The methodic Bobet, after two successive Tour wins, was in danger of being outshone by Gaul, who personified the romance of the lone climber against the fearsome mountain. The French public, despite his success in the Tour, didn’t see Bobet as one of their own.

Boos and whistles had mingled with the cheers that greeted Bobet the previous evening when the Tour arrived in Marseilles. As he listened, stoically, he realised that the Ventoux offered him a chance to suffer for his public, with the panache that the French had come to expect of him.

He and team manager Marcel Bidot hatched the plan for a major attack on the Ventoux, but it was a bigger gamble than his rivals knew at the time. Bobet was fighting the agony of a chronic saddle sore that had become so severe that he rode for long periods out of the saddle in an attempt to relieve the pain.

Radio and newspaper reports of that day’s 198 kilometre stage over the Ventoux describe it as “torrid.” A succession of attacks came and went and by the time the peloton reached Cavaillon, on the banks of the Durance, the field was already fragmented.

Steadily, the temperature rose until by early afternoon, it was nudging 40 degrees. In the villages en route to Bedoin and the foot of the Ventoux, the riders reached into the crowd, grabbing bottles of cold water, or even beer, wherever they could. Some fans even brought hosepipes to the roadside, showering the baking bunch as they pedalled past.

But the heat didn’t deter Ferdi Kubler of Switzerland, from attacking. After his double victories in the Ardennes, in Flèche Wallonne and Liège-Bastogne-Liège, and his 1950 Tour win, Kubler had thought he was special, at least until the afternoon in July 1955 when the Ventoux taught him a harsh lesson.

Accounts of what exactly was said vary, particularly between the key protagonists. The spoken words may have been different but there’s no doubt that, as Kubler launched himself at the gradient, Géminiani, sitting on the Swiss rider’s wheel on behalf of Bobet, had a word of warning in his ear.

“Easy Tiger,” (or words to that effect) said ‘Gem’ as he watched the Swiss rider enthusiastically churn the pedals. “The Ventoux’s not like any other climb, you know…”

Kubler scoffed at Gem’s words of wisdom: “Well, Ferdi’s not like any other rider,” he said, with a swagger as he stormed off up the mountain, Geminiani following in his wake.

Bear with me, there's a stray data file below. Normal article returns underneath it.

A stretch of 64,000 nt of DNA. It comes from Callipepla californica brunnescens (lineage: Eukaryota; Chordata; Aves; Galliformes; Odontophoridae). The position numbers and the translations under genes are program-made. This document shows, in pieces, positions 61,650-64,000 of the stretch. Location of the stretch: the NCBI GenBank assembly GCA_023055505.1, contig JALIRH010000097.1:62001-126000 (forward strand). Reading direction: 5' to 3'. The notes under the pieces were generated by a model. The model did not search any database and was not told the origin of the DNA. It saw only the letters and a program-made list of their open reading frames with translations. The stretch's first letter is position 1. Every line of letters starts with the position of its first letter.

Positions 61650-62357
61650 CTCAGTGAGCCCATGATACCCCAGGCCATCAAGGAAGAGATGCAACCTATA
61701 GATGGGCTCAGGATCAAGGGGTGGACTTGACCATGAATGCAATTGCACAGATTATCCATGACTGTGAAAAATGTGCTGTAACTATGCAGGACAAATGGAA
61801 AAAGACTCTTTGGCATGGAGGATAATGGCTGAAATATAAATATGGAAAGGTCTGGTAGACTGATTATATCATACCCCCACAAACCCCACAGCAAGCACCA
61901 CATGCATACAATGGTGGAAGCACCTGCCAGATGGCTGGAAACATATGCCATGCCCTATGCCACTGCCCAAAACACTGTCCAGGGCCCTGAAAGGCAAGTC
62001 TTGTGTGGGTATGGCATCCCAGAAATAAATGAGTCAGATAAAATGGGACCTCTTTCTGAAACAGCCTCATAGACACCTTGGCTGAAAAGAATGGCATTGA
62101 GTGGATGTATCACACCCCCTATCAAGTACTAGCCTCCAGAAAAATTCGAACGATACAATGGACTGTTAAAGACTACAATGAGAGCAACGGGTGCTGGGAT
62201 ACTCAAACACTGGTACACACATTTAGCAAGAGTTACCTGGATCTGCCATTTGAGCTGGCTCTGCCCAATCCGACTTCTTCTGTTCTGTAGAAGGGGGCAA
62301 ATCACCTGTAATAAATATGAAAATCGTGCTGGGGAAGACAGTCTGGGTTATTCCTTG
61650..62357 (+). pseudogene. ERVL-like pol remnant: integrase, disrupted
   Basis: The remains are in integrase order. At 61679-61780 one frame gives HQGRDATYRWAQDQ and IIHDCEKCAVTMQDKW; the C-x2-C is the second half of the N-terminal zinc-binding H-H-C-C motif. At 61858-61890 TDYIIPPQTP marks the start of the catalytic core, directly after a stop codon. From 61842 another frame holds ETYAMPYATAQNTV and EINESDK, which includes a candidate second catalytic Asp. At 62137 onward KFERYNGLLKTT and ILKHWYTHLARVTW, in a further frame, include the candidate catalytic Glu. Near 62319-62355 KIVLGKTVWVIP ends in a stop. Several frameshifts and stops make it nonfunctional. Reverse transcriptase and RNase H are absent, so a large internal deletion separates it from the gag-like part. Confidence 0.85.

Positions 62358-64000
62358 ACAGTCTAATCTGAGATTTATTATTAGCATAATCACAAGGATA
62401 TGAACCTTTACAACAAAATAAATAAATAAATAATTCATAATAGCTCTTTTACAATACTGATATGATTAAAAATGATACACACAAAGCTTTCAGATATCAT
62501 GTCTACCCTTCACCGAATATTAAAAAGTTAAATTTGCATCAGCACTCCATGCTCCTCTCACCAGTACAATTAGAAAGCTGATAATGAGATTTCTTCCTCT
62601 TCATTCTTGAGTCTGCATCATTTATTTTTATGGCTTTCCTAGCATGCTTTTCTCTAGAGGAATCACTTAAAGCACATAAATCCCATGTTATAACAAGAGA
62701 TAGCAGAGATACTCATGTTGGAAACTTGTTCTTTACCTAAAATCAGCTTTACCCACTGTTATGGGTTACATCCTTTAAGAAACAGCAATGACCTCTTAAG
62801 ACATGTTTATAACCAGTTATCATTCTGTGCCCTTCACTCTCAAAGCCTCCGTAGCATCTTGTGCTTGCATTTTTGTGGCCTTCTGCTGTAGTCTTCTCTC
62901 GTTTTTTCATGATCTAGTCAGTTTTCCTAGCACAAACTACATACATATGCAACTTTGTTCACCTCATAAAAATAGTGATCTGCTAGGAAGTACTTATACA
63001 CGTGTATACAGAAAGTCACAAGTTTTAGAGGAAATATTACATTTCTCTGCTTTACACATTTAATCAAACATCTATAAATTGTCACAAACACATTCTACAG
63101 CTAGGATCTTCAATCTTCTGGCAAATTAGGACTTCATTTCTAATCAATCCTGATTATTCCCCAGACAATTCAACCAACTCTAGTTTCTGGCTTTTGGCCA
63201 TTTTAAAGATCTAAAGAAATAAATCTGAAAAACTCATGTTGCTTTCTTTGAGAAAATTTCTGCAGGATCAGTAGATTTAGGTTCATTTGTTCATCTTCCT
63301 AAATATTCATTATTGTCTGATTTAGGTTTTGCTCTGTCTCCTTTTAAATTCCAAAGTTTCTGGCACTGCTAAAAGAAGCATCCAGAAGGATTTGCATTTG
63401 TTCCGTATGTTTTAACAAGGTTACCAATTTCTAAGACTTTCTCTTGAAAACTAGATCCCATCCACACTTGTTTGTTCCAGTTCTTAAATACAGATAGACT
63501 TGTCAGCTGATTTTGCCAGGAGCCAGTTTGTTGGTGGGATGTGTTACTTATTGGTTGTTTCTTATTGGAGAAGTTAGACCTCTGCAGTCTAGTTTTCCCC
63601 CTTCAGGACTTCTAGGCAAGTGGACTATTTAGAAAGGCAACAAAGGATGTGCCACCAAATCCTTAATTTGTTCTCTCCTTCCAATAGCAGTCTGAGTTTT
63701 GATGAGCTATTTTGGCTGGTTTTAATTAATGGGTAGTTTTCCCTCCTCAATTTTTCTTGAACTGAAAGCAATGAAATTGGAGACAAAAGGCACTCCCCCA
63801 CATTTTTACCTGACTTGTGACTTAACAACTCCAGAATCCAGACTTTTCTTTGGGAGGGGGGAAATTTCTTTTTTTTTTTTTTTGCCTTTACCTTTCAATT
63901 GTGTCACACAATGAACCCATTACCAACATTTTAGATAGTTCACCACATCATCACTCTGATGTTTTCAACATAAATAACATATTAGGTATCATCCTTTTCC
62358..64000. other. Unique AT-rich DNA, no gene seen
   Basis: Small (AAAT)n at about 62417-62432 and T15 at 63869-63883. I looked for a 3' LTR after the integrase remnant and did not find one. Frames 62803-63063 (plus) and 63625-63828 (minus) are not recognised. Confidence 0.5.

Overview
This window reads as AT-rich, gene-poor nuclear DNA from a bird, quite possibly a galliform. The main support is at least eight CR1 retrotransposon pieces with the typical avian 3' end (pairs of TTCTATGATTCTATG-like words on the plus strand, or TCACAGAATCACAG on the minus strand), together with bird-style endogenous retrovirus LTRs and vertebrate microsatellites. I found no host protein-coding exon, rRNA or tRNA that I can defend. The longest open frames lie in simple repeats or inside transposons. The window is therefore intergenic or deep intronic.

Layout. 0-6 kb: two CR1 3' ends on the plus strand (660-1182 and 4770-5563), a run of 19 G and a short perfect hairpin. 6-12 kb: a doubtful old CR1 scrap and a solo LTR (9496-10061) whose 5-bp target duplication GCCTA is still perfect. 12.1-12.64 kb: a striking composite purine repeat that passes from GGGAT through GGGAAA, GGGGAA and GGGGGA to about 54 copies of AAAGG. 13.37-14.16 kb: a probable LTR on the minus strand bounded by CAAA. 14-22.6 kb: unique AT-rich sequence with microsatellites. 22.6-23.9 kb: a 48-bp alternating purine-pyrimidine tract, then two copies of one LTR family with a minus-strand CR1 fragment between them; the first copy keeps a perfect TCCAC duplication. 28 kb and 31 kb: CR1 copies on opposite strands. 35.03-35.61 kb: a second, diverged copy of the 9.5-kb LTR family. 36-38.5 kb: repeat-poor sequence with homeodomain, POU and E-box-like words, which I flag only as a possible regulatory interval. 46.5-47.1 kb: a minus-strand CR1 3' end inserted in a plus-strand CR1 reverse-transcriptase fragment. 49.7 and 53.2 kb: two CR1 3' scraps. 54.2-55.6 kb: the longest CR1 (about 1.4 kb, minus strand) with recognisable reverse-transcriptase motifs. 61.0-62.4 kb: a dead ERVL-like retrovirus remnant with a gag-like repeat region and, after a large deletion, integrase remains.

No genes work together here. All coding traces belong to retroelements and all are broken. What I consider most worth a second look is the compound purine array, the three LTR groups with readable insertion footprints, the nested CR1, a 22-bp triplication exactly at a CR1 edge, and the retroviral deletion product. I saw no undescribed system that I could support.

It was Kubler’s first time racing on Ventoux. He was 36 years old and it was 40 degrees. Even before he got close to the summit he was in a state of delirium, frothing at the mouth, his hook nose drooping low over the handlebars as he weaved back and forth.

He wasn’t the only one swooning in the heatwave.

Some spectators had fainted and further down the mountain French rider Jean Malléjac lay unconscious on the verge, “his face the colour of a corpse,” according to one witness. After fifteen desperate minutes lying unconscious at the roadside, eyes wide open and lifeless, the Breton was given oxygen, loaded into an ambulance and finally came around.

Kubler pressed on, steadily losing both speed and his marbles as he did so. Zig-zagging his way through the final kilometres, he was caught and left behind by Bobet.

Kubler, now riding at a snail’s pace, was followed — at one point on foot — by his team director, Alex Burtin, yelling encouragement.

By the time Kubler hauled himself over the summit, and began the descent, Bobet was already in Malaucène.  En route to the finish, Kubler supposedly crashed, twice, then sat in a ditch, swore unintelligibly in German, and frenziedly downed beers in a bar, before setting off again — in the wrong direction.

He finally got to the finish in Avignon 26 minutes behind Bobet, who he’d been hoping to overcome. Bemused by his collapse, he announced his retirement that evening, citing his age and the pain of cycling. “Ferdi has killed himself on the Ventoux,” he said. 

Perhaps he should have listened to Geminiani after all. 

The 2021 Mont Ventoux Dénivelé Challenge. Image: James Startt.